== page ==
I have 2 girls and even though we had hoped for a boy both times, I couldn’t be happier. On the as long as it’s healthy note though. Don’t let the idea of a birth defect destroy you either. When I was 15 weeks in we did an ultrasound, the tech must have printed 150 pictures and ran out of the room with them. After waiting for over an hour she finally came back she told me she “couldn’t properly read” the ultrasound and I would have to come back to meet with the head of the dept. When I did come back who I met was not the head of ultrasound but the head of Genetics. He did an ultrasound and then asked the nurse to take my oldest daughter (at the time 5 yrs old) out of the room. I was in a complete meltdown at that point. It turned out my daughter had Spina Bifida. Over then next 5 months I was preparing for the worst. They told me she had a very high level opening (all the way from the bottom of her spine (s-12) to mid-upper back (t-12), I was told this meant she would definetely be paralyzed from the waist down, and most likely have some loss in her upper body as well (plus loads of other stuff). I studied up on it all to be prepared as best I could. Well you know what? She is a paraplegic, and has a shunt in her brain and has had some various kidney and bladder issues, but I can tell you now, I am far luckier to be her mommy than anyone else. She is smart, funny and has the sunniest dispossition in the world. We may have to look for specialty toys at times (just bought her a plasma car for Christmas – hand driven bike type toy – it is amazing and affordable), and spend a bit of our time every year up at Doernbecher for surgeries and visits, but every day with her is the most amazing blessing anyone could ask for. For all that was withheld from her having a “normal” childhood, you would never know it from being around her. If you ever make it to Lincoln City, OR I can guarantee you she will greet you with a huge smile and immediately want a hug. She is the bright spot in everyone’s day she comes in contact with. So don’t even let the idea of “unhealthy” get to you, because when it comes to the joy and love of our kids, healthy is a very relative term.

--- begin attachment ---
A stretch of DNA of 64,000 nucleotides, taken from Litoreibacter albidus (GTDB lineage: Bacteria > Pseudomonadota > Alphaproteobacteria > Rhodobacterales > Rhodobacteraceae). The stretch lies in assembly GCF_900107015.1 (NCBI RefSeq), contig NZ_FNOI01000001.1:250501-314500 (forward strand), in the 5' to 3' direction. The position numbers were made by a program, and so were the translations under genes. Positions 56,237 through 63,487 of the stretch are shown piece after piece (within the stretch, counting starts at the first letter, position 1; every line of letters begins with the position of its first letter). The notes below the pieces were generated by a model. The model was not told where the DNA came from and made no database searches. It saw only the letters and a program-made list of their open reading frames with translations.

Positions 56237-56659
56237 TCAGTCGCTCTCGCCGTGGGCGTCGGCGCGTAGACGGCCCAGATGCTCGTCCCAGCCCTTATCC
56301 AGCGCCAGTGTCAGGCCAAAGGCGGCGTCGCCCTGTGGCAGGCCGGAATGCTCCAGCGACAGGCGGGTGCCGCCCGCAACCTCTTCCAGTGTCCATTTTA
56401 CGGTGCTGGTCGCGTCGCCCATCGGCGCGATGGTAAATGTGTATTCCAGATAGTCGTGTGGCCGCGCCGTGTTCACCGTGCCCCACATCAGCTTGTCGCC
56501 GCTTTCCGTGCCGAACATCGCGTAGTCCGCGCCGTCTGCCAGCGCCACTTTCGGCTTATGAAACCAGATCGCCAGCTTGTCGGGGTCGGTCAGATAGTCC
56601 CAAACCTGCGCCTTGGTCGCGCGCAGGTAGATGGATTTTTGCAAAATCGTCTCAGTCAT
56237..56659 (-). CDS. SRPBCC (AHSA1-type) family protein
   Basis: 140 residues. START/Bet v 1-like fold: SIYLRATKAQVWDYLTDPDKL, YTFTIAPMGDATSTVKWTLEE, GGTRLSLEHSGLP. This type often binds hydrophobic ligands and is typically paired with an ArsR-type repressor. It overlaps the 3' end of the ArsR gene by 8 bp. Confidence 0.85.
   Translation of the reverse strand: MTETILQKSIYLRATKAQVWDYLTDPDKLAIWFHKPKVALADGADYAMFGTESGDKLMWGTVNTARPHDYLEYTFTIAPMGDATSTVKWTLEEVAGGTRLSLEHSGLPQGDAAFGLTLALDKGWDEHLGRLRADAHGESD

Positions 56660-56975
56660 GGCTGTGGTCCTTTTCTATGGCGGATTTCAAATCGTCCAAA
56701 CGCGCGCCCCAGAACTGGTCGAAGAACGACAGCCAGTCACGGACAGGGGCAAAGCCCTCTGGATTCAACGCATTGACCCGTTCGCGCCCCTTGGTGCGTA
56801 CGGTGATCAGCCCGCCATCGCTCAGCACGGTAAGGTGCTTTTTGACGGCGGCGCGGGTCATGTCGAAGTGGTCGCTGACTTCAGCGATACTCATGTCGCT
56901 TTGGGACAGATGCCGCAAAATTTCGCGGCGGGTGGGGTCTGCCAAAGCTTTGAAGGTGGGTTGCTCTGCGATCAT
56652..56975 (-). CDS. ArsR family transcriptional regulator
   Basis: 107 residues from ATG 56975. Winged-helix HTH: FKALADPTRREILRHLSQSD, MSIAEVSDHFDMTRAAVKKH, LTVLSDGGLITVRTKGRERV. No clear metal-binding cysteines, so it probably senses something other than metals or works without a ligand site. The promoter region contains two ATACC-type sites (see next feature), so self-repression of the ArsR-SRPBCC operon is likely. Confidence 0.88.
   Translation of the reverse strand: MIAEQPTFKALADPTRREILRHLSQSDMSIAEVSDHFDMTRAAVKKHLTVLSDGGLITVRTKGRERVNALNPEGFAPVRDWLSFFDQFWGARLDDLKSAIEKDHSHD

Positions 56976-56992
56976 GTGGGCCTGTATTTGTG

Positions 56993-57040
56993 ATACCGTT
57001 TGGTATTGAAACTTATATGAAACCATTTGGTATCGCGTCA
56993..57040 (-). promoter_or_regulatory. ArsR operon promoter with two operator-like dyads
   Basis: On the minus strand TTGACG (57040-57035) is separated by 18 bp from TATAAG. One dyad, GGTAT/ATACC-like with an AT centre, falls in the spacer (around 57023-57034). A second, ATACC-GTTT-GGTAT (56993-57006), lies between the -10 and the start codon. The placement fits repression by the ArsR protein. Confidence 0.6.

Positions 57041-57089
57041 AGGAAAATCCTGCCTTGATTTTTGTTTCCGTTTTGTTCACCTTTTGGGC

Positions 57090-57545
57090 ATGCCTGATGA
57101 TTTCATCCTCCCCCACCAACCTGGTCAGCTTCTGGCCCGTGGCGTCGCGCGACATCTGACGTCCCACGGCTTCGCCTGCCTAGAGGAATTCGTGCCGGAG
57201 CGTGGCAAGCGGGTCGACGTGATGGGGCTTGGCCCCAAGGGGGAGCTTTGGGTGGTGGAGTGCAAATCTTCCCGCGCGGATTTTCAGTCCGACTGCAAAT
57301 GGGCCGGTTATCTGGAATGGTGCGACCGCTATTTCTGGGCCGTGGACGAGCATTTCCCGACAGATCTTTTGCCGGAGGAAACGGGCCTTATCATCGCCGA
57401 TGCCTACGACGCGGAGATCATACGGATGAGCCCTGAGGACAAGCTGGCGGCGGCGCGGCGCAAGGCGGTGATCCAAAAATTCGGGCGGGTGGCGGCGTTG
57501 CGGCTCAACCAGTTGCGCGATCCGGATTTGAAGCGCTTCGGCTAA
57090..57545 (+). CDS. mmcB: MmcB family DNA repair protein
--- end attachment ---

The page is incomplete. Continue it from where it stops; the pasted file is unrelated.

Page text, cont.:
• Valerie 12/05/2011 at 3:55 pm

      Tess, your post is very touching.
      Best wishes for the holidays,

  4. Casey-moosh in indy. 09/03/2010 at 8:39 am

    I keep going on the word of others that if a boy comes out I won't be disappointed. Don't let me down ladies.

  5. Carly 09/01/2010 at 1:21 pm

    I have 3 girls and definitely would love to have a boy some day. I can’t picture myself doing anything particular to get a boy. But I can see how moms can get a little emotional about genders. At what times are our hormones as crazy as pregnancy? Such an emotional time.

  6. Shari 09/01/2010 at 12:14 pm

    We had a son, and desperately wanted a girl, so we did a bunch of those gender selection things too. I felt in my heart it was a girl, I got the u/s and it said boy. I bawled. I was so disappointed. After a few days I got excited about it, but there was still a little disappointed.

    When that son was just over 1, we found out we were pregnant again, which in itself was a shock! But I seriously didn’t mind if it was a boy or a girl, as I would love to have a girl, but already knew what to do with boys. We have 3 boys and I couldn’t be happier. I have been pretty open about my experience, some people are horrified that i would say that, but I’ve had women “confess” to me they are going through it. They know they can talk to me b/c I have experienced it. I just tell them to understand that it is ok, and that if they are going to hurt themselves or the baby get help. But other than that it’s ok to feel that way, and tell them what helped me feel better about it, and that I had my good days and bad days. I love each one of my boys so much.

  7. Lesley 09/01/2010 at 12:10 pm

    When my friend with 2 boys, gave birth to her 3rd son – she had a good cry, then never looked back

    .. especially now when all of us with Tween girls are getting the MAJOR attitute, while the boy are sweet.

  8. erica_f 09/01/2010 at 7:28 am

    I think gender disappointment happens more after ultrasound “confirmations.” Moms spend 20 weeks imagining their boy or girl, and then have a let-down if the ultrasound reading was incorrect. My cousin was told she'd have a girl. Following all-pink showers, pink room paint and a custom-made girly crib, she had a boy. She was majorly depressed for a week and then snapped out of it. She now has 2 boys who she loves madly.